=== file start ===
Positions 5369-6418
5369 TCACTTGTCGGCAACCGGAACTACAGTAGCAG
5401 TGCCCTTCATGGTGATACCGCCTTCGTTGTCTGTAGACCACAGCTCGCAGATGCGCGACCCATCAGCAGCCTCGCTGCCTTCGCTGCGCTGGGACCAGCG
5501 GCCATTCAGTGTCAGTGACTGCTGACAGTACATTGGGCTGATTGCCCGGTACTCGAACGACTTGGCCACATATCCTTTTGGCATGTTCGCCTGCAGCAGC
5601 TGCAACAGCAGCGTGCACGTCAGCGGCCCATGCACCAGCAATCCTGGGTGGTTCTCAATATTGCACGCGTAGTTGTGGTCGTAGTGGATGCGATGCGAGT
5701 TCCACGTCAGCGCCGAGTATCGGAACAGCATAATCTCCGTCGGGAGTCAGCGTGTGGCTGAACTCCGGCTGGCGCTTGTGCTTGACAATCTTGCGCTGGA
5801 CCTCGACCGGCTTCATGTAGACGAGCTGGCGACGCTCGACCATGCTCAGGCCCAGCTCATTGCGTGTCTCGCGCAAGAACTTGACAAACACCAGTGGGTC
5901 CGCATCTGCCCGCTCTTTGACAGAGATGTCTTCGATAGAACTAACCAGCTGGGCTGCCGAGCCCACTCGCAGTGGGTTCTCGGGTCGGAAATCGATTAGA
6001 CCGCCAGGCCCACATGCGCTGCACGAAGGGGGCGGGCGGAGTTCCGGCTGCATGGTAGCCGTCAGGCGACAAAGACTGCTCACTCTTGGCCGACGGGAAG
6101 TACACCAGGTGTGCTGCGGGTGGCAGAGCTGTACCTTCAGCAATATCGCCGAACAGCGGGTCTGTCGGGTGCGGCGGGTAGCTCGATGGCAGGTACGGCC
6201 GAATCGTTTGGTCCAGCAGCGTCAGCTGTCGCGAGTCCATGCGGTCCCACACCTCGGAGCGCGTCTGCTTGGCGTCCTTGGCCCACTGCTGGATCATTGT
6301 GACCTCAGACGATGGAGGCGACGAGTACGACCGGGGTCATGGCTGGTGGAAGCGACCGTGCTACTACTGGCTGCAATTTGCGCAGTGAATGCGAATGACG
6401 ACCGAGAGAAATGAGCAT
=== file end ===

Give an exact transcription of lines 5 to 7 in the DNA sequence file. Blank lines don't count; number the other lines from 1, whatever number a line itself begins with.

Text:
5601 TGCAACAGCAGCGTGCACGTCAGCGGCCCATGCACCAGCAATCCTGGGTGGTTCTCAATATTGCACGCGTAGTTGTGGTCGTAGTGGATGCGATGCGAGT
5701 TCCACGTCAGCGCCGAGTATCGGAACAGCATAATCTCCGTCGGGAGTCAGCGTGTGGCTGAACTCCGGCTGGCGCTTGTGCTTGACAATCTTGCGCTGGA
5801 CCTCGACCGGCTTCATGTAGACGAGCTGGCGACGCTCGACCATGCTCAGGCCCAGCTCATTGCGTGTCTCGCGCAAGAACTTGACAAACACCAGTGGGTC